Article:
This Fall I began working at the Travis County’s Wilton Reimers Ranch new observatory! It has to be by far the best job I’ve had (aside from being the director of Starry Sky Austin, of course!) It is open to small groups of 30 or less unless we have a special event. We have a 25″ and 15″ Dobsonian out there and the skies are nice and dark!  We not only show everyone what is up in the sky that night,  but also educate visitors about how to use a star chart to find constellations, tell star stories, and share our knowledge of astronomy. It is open most weekends on Friday or Saturday  nights except once a month when close to the full moon. (The full moon is beautiful and also very bright and washes out the night sky. The observatory is open when the best viewing is most likely).  For now, the observatory is announced when it is open to the public through signage at the park, but stay posted to learn when the online reservation system is officially open so you can reserve your spot and plan to come visit us.  Can’t wait to see you out there!

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Fall 2015 Semester Astronomy Class

IMG_0038This past fall, I taught a 10 week long semester astronomy class for the first time. We met at Longview Park in South Austin and covered all sorts of new topics such as black holes, astrobiology and the search for exoplanets, life without a supernova, stellar evolution, cosmic timescales and stellar distances and so much more! I got positive feedback from parents and students and really enjoyed getting to know students over a longer period of time. I look forward to offering these new topics in coming classes which I hope to announce soon, so check back for updates soon to come!

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Lunar Eclipse This Sunday, September 27th

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Come to Travis County Milton Reimers Ranch Park Observatory this Sunday for a Total Supermoon Lunar Eclipse. The eclipse will begin at 8:07pm, reach totality at 9:47pm and end at 11:27pm. A supermoon is a new or full moon that happens to coincide with perigee, the closest the moon will be in its monthly orbit around the Earth. Bring a chair or blanket and come ready to learn about how moon phases and eclipses work. $10/car, cash only to enter the park. Admission to the observatory is free this evening. To learn more, visit earthsky.org or for a truly in depth explanation of why we have eclipses watch this video by Matt Parker, a comedian and mathematician who has made a career combining these two professions, https://www.youtube.com/watch?v=ieUvzy6rnnw.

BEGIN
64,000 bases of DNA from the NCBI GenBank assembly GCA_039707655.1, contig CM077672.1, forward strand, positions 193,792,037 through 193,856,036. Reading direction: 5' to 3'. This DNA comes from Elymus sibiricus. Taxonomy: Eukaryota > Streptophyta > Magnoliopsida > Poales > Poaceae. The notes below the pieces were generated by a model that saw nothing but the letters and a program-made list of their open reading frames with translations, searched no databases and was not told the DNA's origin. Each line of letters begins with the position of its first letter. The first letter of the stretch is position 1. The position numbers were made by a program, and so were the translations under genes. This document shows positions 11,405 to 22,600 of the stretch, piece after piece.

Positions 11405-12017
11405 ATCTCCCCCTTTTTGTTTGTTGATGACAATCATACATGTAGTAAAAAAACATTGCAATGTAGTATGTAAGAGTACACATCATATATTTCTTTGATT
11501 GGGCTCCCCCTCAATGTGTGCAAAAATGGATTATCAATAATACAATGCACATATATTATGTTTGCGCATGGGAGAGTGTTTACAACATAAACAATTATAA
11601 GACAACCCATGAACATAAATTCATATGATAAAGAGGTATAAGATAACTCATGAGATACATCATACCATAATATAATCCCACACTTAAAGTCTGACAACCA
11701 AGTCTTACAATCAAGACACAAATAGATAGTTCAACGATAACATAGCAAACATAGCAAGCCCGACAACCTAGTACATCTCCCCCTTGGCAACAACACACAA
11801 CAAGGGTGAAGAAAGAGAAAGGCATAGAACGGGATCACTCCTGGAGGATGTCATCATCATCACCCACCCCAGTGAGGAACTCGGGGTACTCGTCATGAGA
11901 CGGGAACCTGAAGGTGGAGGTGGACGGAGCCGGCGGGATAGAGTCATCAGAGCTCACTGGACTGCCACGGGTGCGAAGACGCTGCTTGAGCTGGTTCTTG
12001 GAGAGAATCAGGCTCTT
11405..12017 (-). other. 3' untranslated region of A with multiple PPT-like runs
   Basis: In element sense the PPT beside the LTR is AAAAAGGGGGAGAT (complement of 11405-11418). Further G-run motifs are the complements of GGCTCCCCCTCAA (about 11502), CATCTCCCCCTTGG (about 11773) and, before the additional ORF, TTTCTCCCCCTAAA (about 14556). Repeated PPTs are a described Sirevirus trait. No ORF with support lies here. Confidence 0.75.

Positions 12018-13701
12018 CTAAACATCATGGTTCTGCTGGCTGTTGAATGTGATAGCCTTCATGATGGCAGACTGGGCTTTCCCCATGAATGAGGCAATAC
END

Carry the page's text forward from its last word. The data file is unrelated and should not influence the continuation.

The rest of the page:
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Buying Your First Telescope

It’s an exciting moment when your child expresses interest in the stars above and asks for a telescope. You excitedly start looking for something affordable and seemingly easy for him or her to use.  You settle on something with a tripod and ‘go-to’ system that will find the stars for you. You open it up and set it up only to be disappointed when it is painstakingly frustrating to set up, and you can’t find anything let alone the moon!  I see far too many people buy a first telescope and then get frustrated, and eventually the telescope collects dust or sits in a box in a closet.  I have been through MANY, MANY telescopes to finally settle on the one I know to be BEST for BEGINNERS and they just happen to be the kind of telescope that most seasoned astronomers use too.